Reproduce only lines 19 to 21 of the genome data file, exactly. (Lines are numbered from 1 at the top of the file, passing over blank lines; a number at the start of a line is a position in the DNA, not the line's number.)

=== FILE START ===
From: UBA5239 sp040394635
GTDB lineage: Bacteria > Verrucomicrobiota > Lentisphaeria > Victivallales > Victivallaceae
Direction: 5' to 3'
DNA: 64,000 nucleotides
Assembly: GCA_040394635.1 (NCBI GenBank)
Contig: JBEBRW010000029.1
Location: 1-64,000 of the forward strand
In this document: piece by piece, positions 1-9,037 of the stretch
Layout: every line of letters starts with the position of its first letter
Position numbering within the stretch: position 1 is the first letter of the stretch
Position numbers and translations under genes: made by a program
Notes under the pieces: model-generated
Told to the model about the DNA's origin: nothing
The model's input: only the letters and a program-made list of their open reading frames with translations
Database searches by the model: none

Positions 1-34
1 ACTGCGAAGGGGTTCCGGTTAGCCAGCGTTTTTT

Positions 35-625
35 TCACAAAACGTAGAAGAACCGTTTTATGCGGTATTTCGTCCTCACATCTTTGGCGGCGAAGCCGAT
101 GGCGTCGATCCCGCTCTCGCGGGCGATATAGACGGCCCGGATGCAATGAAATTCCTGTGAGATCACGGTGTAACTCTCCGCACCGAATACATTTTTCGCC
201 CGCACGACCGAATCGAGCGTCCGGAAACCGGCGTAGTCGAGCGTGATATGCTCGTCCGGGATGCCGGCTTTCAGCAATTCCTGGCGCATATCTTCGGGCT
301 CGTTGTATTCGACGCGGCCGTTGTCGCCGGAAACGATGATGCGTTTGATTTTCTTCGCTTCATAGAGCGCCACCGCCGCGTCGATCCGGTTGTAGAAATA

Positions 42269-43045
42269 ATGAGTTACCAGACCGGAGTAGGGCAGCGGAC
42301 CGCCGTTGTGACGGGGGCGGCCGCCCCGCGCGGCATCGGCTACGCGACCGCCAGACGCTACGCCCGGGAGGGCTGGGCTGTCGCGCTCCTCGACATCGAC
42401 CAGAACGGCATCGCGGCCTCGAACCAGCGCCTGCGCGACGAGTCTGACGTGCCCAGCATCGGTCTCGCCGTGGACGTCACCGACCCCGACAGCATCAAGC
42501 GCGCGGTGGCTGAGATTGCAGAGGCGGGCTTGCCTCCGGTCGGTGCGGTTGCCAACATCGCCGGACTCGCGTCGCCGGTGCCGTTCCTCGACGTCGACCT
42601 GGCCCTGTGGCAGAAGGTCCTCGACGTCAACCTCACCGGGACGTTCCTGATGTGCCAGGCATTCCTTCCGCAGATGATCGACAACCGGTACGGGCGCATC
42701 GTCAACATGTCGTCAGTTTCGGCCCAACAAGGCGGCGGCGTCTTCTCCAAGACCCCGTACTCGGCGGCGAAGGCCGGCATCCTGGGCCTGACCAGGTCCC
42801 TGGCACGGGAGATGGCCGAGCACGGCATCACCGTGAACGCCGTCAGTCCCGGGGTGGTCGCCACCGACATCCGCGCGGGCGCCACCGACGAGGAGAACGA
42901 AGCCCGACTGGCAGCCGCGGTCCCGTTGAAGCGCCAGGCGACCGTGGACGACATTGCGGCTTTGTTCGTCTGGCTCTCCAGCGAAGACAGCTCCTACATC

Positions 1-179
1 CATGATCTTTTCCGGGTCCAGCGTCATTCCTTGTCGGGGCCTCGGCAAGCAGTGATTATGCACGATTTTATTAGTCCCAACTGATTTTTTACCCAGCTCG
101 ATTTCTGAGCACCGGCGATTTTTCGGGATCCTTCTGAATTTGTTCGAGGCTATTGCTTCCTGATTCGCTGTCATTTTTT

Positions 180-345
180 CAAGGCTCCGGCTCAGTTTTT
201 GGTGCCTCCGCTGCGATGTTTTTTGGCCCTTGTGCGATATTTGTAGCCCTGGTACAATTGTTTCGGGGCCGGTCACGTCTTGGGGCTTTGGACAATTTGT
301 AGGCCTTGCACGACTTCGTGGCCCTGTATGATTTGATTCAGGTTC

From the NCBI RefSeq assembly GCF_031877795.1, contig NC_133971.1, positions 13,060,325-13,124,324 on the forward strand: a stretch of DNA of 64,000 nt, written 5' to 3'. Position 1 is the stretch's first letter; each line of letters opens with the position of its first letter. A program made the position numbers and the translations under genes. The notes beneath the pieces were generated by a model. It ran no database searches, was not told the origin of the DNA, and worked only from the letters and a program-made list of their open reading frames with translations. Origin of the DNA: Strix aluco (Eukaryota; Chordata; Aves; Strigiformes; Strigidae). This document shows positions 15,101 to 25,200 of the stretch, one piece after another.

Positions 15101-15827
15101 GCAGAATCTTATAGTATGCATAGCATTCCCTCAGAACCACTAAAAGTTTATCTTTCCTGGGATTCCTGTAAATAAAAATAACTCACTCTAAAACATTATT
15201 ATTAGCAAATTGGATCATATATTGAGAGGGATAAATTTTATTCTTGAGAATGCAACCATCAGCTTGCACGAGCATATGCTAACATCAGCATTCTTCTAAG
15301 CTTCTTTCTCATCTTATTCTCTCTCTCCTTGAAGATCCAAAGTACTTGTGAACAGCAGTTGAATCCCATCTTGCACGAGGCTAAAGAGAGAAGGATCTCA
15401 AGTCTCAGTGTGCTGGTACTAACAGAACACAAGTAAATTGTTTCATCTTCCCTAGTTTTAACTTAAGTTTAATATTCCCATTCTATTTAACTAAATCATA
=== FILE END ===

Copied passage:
35 TCACAAAACGTAGAAGAACCGTTTTATGCGGTATTTCGTCCTCACATCTTTGGCGGCGAAGCCGAT
101 GGCGTCGATCCCGCTCTCGCGGGCGATATAGACGGCCCGGATGCAATGAAATTCCTGTGAGATCACGGTGTAACTCTCCGCACCGAATACATTTTTCGCC
201 CGCACGACCGAATCGAGCGTCCGGAAACCGGCGTAGTCGAGCGTGATATGCTCGTCCGGGATGCCGGCTTTCAGCAATTCCTGGCGCATATCTTCGGGCT